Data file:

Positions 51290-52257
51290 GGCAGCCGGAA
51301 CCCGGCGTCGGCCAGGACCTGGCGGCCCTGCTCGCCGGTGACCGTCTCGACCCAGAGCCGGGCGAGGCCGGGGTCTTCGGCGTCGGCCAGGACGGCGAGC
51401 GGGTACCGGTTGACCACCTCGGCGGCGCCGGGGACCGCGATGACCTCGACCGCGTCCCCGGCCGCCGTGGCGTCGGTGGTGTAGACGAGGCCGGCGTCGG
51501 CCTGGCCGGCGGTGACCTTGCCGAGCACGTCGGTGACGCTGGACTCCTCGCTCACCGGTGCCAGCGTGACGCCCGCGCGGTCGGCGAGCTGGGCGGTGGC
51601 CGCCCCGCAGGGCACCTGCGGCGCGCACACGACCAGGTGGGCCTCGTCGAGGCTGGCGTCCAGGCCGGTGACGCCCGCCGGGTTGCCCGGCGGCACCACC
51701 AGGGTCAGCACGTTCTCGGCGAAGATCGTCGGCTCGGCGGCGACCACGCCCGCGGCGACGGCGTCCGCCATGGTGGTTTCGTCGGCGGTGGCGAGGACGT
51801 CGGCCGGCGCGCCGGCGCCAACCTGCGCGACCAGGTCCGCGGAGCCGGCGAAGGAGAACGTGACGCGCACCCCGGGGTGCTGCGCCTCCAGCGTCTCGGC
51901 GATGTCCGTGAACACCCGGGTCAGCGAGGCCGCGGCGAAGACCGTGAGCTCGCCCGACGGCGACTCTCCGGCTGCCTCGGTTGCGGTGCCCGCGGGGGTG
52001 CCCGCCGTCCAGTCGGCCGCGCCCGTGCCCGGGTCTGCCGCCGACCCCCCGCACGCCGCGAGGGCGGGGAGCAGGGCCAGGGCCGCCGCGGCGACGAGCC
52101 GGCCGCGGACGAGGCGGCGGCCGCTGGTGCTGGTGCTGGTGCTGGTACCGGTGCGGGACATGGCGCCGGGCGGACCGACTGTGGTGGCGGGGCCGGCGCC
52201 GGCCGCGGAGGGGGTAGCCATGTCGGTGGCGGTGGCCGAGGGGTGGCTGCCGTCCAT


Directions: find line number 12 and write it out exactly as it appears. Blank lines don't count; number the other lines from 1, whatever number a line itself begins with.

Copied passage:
52201 GGCCGCGGAGGGGGTAGCCATGTCGGTGGCGGTGGCCGAGGGGTGGCTGCCGTCCAT